The simplest way to solve this problem would be to reinstate the public interest test. This seems like the best means of balancing the ideal of transparency against the sensitive nature of much of the Queen’s work. To be sure, there are legitimate grounds for keeping some royal communications out of the public eye (after all, the Queen receives a great deal of highly sensitive information), but the current regime doesn’t differentiate between a document from 1952 and a document from 2002. That’s more than a little absurd.
Supporters of the status quo might argue that the public interest test could dissuade the Queen from giving her Ministers frank advice since there would be a chance her views could be made public in the near future. In practice, however, I suspect those fears are overstated. A hereditary Monarch with life tenure doesn’t need to obsess over her standing in the polls. While the Queen can’t afford to ignore public opinion entirely, she doesn’t have to worry about being voted out of office. As long as it’s clear that she isn’t trying to dictate terms to the Government, I doubt people would get too worked up about her advice to her Ministers.
It’s also debatable whether behind-the-scenes influence is really the best way for the Monarchy to use its power in the twenty-first century. In his incisive comparative study of the Crown in Canada, Australia, and New Zealand, Peter Boyce argues that the Queen’s representatives in those countries will have to expand their roles as community leaders in order to stave off obscurity and irrelevance. It’s an interesting proposition, and one could argue that it applies to the Queen as well. Royal activism is not without its problems, but it could prevent the Monarchy from becoming a splendid cypher.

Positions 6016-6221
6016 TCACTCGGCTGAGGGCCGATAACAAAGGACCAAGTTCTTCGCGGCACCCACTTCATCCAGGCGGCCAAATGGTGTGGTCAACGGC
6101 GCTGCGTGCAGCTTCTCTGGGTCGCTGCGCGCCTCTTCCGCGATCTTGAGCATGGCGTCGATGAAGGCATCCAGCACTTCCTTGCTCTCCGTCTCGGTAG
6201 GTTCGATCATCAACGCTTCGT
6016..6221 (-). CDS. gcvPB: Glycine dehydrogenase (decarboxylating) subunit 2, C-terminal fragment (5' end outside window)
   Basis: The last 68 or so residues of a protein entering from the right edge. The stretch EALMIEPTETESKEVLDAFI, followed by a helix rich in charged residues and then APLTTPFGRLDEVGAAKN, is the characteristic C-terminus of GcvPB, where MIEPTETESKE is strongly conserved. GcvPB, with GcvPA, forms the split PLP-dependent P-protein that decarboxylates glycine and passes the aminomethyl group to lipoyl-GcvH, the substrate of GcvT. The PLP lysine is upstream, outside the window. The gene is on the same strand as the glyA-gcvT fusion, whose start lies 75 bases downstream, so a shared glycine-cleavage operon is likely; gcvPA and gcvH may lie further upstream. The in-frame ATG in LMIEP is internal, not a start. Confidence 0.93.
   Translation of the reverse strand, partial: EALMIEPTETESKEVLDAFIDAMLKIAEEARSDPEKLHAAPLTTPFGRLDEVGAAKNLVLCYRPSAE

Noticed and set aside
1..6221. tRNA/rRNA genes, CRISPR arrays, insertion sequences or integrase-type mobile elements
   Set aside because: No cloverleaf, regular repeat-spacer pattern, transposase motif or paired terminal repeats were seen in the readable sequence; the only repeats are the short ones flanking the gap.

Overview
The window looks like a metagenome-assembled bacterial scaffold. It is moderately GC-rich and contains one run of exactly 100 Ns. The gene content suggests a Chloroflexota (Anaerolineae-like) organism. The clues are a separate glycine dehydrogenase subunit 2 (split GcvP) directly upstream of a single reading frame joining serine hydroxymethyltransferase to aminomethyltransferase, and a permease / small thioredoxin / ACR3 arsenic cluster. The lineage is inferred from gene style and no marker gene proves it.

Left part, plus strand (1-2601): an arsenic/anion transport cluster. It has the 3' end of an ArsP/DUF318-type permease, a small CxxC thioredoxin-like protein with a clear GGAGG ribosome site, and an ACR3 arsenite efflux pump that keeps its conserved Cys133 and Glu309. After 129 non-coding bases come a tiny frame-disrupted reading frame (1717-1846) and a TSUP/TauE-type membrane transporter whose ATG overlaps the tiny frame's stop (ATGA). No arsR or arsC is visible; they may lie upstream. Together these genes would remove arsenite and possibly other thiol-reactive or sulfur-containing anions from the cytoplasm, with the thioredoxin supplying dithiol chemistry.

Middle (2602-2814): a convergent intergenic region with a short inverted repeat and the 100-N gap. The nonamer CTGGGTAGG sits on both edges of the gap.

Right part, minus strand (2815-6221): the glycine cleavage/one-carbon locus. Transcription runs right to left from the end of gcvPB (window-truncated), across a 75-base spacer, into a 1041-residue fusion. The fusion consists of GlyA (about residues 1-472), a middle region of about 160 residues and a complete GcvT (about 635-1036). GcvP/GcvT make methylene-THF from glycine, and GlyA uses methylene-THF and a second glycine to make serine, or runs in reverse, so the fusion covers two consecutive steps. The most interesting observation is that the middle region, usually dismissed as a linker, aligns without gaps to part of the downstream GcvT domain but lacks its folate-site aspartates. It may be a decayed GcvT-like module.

Whatever the Supreme Court decides, little will change in the short term. Sure, there will be some argy-bargy about Prince Charles’ ‘meddling’ if the letters are released, but with a General Election right around the corner, the story won’t have much traction outside the pages of the Guardian. But that doesn’t mean the matter is settled for all time. Demands for transparency aren’t going to go away, and the Monarchy must be careful, lest it end up on the wrong side of history.
 The story goes something like this: Evans sought access to letters between Prince Charles and several Government departments. When they refused to release them, he appealed to the Information Commissioner, who upheld the refusal. Evans then appealed to the Upper Tribunal, which ordered the release of some of the letters (the so-called ‘advocacy correspondence’). At this point, the Attorney General used the ministerial veto conferred by section 53 of the Freedom of Information Act to effectively set aside the tribunal’s decision. Evans sought judicial review of the Attorney General’s decision. While the High Court upheld the Attorney General’s decision, the Court of Appeal ruled that he’d acted unreasonably.
 Philip Murphy, Monarchy and the End of Empire: The House of Windsor, the British Government, and the Postwar Commonwealth (New York: Oxford University Press, 2013), xi-xii.
 Peter Boyce, The Queen’s Other Realms: The Crown and Its Legacy in Australia, Canada and New Zealand (Sydney: The Federation Press, 2008), 235-236.